Maybe Charles Dodgson sat in that pew and saw what that tourist saw. Maybe he didn’t. But either way, and even if his memory was part of the inspiration, Zenpea’s explianation seems far more plausable as far as what would capture the imagination of someone like him.

If it did involve a childhood memory I would say it’s just that that was why he chose a cat and a grin.

The column does not suggest the obvious possible connection that a land of cheese is a land of mice, and a land of mice is a land of happy pussycats.

How about abnormal human languages, like say, Esperanto? Hey, wait a second, what if all those apes have been speaking Esperanto all along?

The only real question now, is who taught whom?

Esperanto is just a Polish idea of simplified Italian. Loglan, with 17 consonants and six vowels would be better, but far better candidates would be Rotokas (spoken in Papua New Guinea), with only six consonants and five vowels or Piraha (from the Amazon) with five consonants and three vowels. Among better-known languages, Hawaiian comes to mind.

What about brown? I can visualize brown without the cat.

Brown is a second order property. A grin is a first order property.

First order properties cannot occur without a substance. Second order properties can insofar as they are only subjective constructs. Sounds complexish, but it’s easy enough to grasp once you realise that we paint the world ourselves.

‘Brown’ is simply the way we interpret signals that come into our eyes. So between our eyes and our brain, we come up with brown; there is no intrinsic brownness in the object itself. The object is not, itself, coloured brown - it just reflects and regracts light in a certain way. Why that translates as brown is just some way we have of perceiving it. If we weren’t looking at things through our eyes, we wouldn’t know it was brown. Brown just wouldn’t exist, since it is actually something we create and assign to the object ourselves. (Compare squareness, which we could see and also feel if something was square - thus implying it is more something to do with the object itself that our senses. Similarly, one can’t imagine squareness without imagining something to be square).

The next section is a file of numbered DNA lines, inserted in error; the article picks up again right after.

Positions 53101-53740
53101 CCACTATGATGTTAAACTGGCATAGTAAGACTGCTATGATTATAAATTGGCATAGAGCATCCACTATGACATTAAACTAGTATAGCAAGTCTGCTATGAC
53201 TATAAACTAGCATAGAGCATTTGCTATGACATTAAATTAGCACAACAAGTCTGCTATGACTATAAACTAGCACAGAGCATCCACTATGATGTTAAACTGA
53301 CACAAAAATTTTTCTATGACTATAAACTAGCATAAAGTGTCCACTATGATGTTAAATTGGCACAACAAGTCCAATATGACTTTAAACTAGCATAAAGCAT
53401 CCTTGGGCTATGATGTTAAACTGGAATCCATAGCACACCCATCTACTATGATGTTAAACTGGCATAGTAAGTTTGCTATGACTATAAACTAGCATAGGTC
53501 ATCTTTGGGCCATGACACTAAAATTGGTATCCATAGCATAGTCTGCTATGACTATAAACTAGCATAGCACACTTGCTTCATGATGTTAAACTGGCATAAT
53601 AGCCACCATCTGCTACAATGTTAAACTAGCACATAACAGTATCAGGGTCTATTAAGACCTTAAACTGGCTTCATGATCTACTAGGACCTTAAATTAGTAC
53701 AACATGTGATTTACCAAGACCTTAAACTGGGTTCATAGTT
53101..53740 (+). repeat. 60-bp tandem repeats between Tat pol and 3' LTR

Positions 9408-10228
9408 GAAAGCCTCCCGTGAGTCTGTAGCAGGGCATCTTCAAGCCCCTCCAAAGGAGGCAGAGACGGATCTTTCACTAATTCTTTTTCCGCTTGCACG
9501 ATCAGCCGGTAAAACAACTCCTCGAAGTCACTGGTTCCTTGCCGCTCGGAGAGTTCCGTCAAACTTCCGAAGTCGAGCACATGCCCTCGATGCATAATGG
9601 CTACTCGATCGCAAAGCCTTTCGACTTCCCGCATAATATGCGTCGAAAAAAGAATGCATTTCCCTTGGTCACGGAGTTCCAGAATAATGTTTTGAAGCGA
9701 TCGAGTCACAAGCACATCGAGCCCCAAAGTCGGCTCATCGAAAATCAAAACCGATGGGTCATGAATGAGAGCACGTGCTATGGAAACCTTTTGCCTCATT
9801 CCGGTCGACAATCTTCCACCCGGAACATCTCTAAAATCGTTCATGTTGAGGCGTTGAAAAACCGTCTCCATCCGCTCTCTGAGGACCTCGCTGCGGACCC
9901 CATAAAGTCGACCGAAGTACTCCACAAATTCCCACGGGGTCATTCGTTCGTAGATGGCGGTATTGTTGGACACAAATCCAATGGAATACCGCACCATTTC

So a grin can’t occur without something to be grinning because it follows squareness in its first order characteristic - it is possible to feel a mouth and tell its smiling; it’s some inherent state of the object. But it is impossible to tell anything is brown outside of our subjective translations of sensory input. Thus it is not part of the object, but part of us, and is thus it is not required that we think of it in terms of other objects, as we do grins and squareness, but merely in terms of our own perception.